“Economics in One Lesson” — A Must-Read for Everyone

At my company, LoginRadius, we love simple things. One of our core values is to create simple yet impactful things. As a big believer of simplicity, I absolutely hate two of the systems that affect every one of us and which are extremely complicated — Legal and Economics.

Economics is not only out of control, which we’ve seen from the subprime recession in 2008, but it is also beyond the understanding of common people. Not to mention, politicians are also exploiting the latter as a means of grabbing power.

The book, “Economics in One Lesson — The Shortest and Surest Way to Understand Basic Economics”, uncovers economic fallacies, their impact on common people, and how politicians have been exploiting them to gain and retain power. The first edition of the book was released in 1946 and the author, Henry Hazlitt, has won praises from many, including Nobel laureate F. A. Hayek.

About the Book

The book is divided into 25 chapters across 214 pages, with each addressing a specific subject and the related economic fallacies. For example, chapter 14 is “How the Price System Works” and chapter 23 is “The Mirage of Inflation”. More importantly, the author uses an extremely simple example to explain one of the most complex economic principles.

The book primarily talks in reference to American economy, however, the rise of capitalism has made most of these principles applicable worldwide.

You can purchase it online here for $16. Not very expensive and you can read it in one go!

Who is It For?

Well, the economy and economic policies affect everyone, and all of us have to make many personal financial decisions every day. This book will reshape your economic views and will really help you understand how key economic policies are affecting you. So, I would recommend this read to anyone who gets basic economic terms.

My Favourite Pieces

1) I absolutely loved this piece from Chapter 1, “The Lesson”, which is the foundation of the book:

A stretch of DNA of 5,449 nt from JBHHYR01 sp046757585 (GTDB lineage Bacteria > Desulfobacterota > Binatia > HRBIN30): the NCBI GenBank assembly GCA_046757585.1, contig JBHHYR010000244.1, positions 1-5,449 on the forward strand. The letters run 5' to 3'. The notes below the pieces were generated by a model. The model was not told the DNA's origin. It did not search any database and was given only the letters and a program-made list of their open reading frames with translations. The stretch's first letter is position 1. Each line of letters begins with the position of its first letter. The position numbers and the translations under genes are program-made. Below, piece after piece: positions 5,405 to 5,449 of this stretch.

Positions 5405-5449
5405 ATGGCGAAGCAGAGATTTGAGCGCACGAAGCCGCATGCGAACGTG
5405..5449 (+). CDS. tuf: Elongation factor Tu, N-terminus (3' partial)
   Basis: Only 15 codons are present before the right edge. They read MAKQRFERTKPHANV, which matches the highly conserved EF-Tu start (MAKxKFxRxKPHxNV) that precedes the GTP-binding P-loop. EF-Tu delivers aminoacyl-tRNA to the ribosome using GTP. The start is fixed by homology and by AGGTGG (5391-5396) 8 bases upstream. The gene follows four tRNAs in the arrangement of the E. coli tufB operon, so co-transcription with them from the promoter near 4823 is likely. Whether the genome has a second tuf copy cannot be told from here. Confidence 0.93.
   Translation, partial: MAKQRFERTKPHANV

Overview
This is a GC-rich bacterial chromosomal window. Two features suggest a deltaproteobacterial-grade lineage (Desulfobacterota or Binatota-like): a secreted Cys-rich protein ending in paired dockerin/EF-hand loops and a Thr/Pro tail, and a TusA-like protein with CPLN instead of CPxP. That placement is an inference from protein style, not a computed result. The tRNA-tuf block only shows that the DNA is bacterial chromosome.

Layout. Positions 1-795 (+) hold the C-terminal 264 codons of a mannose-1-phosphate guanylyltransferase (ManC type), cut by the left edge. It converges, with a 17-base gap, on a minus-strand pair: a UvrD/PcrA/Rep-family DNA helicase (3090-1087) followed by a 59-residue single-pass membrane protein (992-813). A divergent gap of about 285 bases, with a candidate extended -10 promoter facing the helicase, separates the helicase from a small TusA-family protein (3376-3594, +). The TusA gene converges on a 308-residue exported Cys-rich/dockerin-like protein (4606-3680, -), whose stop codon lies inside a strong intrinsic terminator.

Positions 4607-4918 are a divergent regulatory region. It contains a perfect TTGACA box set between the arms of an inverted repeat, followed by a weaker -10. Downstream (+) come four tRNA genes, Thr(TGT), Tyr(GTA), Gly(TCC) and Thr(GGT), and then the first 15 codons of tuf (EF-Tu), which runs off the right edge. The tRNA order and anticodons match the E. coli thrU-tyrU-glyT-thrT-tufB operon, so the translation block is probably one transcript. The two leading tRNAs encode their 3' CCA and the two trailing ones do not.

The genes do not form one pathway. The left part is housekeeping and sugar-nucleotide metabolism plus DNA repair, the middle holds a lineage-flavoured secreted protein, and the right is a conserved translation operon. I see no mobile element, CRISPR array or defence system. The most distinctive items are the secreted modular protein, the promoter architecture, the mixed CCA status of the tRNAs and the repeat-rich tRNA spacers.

“The whole economics can be reduced to a single lesson, and that lesson can be reduced to a single sentence i.e. The art of economics consists in looking not merely at the immediate but at the longer effects of any act or policy; it consists in tracing the consequence of that policy not merely for one group but for all groups.”

2) From Chapter 21 “Enough to Buy Back the Product”

“The best prices are not the highest prices, but the prices that encourage the largest volume of production and the largest volume of sales. The best wage rates for labour are not the highest wage rates, but the wage rates that permit full production, full employment and the largest sustained payrolls. The best profits, from the standpoint not only of the industry but of labor, are not the lowest profits, but the profits that encourage most people to become employers or to provide more employment than before.”

3) And, this one is the crux of the book:

“If we try to run the economy for the benefit of a single group or class, we shall injure or destroy all groups, including the members of the very class for whose benefit we have been trying to run it. We must run the economy for everybody.”

Lastly, the author also recommends a few other books on economics if you want to take a deep dive into it. I found it very helpful and may end up reading more.